Anyone with a penchant for Greek mythology has undoubtedly encountered the bit about Hercules donning women’s clothing for a three-year period while in servitude to Omphale, daughter of the queen of Lydia.
The legend recounts how Hercules—yes Hercules, slayer of giants, decapitator of the Hydra, destroyer of the hounds of hell—became “voluptuous and effeminate” sporting a dress, gold necklaces, bracelets set with jewels, long-flowing hair, “spinning fine thread with his lean and muscular fingers, fearing the reproof of his mistress when he failed to finish the work set for the day.”
When I first read this I tried to imagine a highly masculine culture like the ancient Greeks enduring the portrayal of their uber masculine hero in such a feminine light. For comparison, imagine the authors of the next Batman movie working in a scene where Batman takes a three-year hiatus from fighting crime to take up cross-dressing. Even our culture, growing in acceptance of gender fluidity and such, would roundly reject this version of the Caped Crusader.
For me the Hercules story is a great illustration of how the unconscious and conscious parts of the psyche interact. Carl Jung, in his “Two Essays on Analytical Psychology,” describes the relation of the “persona” and the “anima” in the male psyche. He explains how an over-indulgence in one’s persona (or social mask) will reap a strong reaction from one’s anima (or feminine self).
For those not familiar with Jung’s theory these designations can be confusing. Suffice it to say that Jung took liberty in assigning names to differing parts of the personality in order to make the exceedingly complicated workings of the psyche (conscious and unconscious) easier to follow. I have found these categories immensely helpful in my clinical practice in dispelling many would-be mysteries related to why we carry the sort of irrational thoughts and behaviors that we do. When one understands the inner conflict common to all people, one can begin to shed certain feelings of ‘going crazy’ or of living in self-contradiction.
Man is the only being capable of self-contradiction—this is his glory, not his shame.
Back to Hercules, this story illustrates what happens when a man over-indulges his masculine self. One must always keep in mind that a man is never all masculine, that a woman is never all feminine, but share in both qualities to greater or lesser degrees. Because of this when a man over-emphasizes his masculine self, his anima, like a jealous lover, will demand her day in the sun.
Jung describes this as the psyche’s natural propensity to establish equilibrium, that is, whenever we give one part of our psyche excessive attention, the neglected parts will strike back in dramatic fashion in an attempt to reestablish equilibrium.
If, say, due to social pressures, a man identifies exclusively with his persona he will inevitably fall victim to an unconscious wrestling match between this persona and his anima. This is precisely what seems to happen in the Hercules story.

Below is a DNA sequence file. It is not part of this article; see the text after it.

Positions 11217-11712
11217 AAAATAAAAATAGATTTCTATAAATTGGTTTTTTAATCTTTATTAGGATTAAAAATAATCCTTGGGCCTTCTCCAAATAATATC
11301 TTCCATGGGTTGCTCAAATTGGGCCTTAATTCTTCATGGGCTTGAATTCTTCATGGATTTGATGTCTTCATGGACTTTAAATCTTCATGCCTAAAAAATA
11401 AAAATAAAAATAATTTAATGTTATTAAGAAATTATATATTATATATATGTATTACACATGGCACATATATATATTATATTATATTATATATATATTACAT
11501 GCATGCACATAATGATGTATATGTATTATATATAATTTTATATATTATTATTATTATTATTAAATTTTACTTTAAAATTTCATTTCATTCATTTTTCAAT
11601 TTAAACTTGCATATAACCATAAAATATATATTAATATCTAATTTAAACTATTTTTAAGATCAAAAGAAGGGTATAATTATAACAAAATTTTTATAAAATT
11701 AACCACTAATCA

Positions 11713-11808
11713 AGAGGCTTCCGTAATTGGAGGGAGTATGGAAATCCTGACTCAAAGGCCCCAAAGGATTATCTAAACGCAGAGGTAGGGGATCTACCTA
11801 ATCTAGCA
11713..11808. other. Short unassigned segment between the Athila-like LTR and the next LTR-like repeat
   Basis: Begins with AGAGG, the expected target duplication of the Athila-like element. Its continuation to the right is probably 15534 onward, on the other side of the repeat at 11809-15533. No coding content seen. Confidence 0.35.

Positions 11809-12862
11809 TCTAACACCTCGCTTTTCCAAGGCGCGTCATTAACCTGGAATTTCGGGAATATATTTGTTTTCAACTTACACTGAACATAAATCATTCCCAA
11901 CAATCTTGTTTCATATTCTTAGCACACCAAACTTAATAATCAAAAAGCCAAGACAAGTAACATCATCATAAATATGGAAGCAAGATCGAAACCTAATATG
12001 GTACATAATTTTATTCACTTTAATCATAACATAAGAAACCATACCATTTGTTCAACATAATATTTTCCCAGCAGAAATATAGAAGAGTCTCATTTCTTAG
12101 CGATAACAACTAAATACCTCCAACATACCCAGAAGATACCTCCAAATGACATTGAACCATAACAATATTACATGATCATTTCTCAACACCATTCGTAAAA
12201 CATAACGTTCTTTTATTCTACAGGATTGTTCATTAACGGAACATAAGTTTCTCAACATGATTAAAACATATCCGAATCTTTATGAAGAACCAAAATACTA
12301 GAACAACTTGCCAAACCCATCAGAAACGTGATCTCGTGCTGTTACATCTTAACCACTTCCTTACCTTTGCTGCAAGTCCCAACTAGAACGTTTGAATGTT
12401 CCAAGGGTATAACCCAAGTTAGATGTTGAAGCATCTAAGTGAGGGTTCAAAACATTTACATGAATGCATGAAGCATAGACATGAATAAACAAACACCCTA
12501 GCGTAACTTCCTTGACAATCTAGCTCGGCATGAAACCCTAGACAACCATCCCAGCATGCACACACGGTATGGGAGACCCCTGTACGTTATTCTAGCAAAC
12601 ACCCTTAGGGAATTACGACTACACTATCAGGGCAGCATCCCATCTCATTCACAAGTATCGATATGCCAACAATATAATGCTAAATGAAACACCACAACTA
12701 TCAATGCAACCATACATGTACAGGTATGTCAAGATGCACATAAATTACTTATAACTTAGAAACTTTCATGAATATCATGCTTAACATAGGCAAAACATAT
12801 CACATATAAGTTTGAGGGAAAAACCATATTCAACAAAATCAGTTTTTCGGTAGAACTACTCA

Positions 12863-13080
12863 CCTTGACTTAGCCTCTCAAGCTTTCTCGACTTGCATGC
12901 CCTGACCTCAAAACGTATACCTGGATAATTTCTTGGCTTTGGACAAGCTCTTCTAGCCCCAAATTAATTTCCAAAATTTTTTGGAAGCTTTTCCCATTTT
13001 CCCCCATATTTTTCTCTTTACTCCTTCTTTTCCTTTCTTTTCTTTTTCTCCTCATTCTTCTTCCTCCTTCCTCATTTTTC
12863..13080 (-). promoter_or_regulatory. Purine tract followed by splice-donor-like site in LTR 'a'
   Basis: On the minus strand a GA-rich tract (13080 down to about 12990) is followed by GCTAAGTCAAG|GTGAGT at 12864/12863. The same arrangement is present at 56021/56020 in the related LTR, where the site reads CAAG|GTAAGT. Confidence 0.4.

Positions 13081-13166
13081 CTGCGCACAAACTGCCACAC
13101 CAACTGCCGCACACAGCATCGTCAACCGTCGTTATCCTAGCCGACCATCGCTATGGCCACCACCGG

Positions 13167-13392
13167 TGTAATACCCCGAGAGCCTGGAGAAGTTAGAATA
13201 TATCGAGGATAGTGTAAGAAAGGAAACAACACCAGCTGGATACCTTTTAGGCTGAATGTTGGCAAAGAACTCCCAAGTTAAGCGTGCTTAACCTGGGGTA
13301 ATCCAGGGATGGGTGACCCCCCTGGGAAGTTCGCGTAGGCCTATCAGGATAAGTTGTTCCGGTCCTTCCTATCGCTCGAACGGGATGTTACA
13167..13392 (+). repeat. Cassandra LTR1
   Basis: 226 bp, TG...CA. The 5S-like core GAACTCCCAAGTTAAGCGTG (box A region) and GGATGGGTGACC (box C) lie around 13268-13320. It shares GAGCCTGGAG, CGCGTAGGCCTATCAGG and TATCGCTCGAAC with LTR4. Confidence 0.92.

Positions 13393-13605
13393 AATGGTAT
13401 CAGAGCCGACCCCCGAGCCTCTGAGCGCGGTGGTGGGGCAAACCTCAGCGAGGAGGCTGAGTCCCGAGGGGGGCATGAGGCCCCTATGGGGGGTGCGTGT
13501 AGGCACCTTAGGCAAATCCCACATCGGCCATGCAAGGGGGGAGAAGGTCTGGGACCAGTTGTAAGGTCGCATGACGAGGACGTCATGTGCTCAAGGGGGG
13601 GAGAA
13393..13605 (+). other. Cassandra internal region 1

Hercules, the quintessential standard of hyper-masculinity, falls victim to a complete psychic shift and spends three years in exclusive servitude to his feminine side. Hercules then “awoke from his infatuation… full of disgust,” tore off his “women’s gear” and returned immediately to his old self, “the strong son of Zeus, filled with heroic resolve.”
With complete lack of subtlety, the myth describes in exaggerated fashion how this unconscious inner conflict plays out in real life. A man unwilling to indulge his feminine side (for the sake of brevity, feminine here refers to his emotional side) will be made to indulge in it by unconscious forces with or without his consent. Hercules’ life-long commitment to retain his “strong son of Zeus” persona resulted in a period of psychic enslavement to its extreme opposite—he becomes the handmaid of a princess.
Hercules warded off his emotions by identifying with his masculine persona, a role which could not tolerate any show of weakness. Warded off emotions wind up as repressed emotions, and repressed emotions do not go away. They merely get deferred to the unconscious where they dwell unresolved and undeveloped.
The whole process of warding off emotions ultimately amounts to a man’s attempt to avoid contact with his whole self, and the human psyche will simply not tolerate this avoidance for long. If a man refuses to feel his true emotions then the unconscious will force the emotions to the surface in ways typically undesirable–such as, through depression or extreme irritability.
The trick to a healthy mental life is to willfully experience the totality of one’s self—the good and bad, the pleasurable and the painful, the sad and the joyful—in the present, while it happens. This requires one to remain mindful of oneself and to catch oneself in the very act of warding off. If a person is successful in this, he or she will keep vital emotions from becoming trapped in the unconscious where their only way of escape is through an emotional blitz.
We’ve all experienced this “emotional blitz” from time to time: we get triggered by something in the environment or by some aberrant thought which sets off an internal chain of reactions culminating in depression, panic attacks, overwhelming anxiety, a sense of loss-of-home, extreme vigilance, or any number of irrational responses to a given circumstance. But, again, when one is faithful to remain mindful of one’s true self, not escaping reality through distraction or some form of fictitious self-identity, then the unconscious has no need to compensate by creating neurotic coping mechanisms.
I know, easier said than done.
Thanks for reading.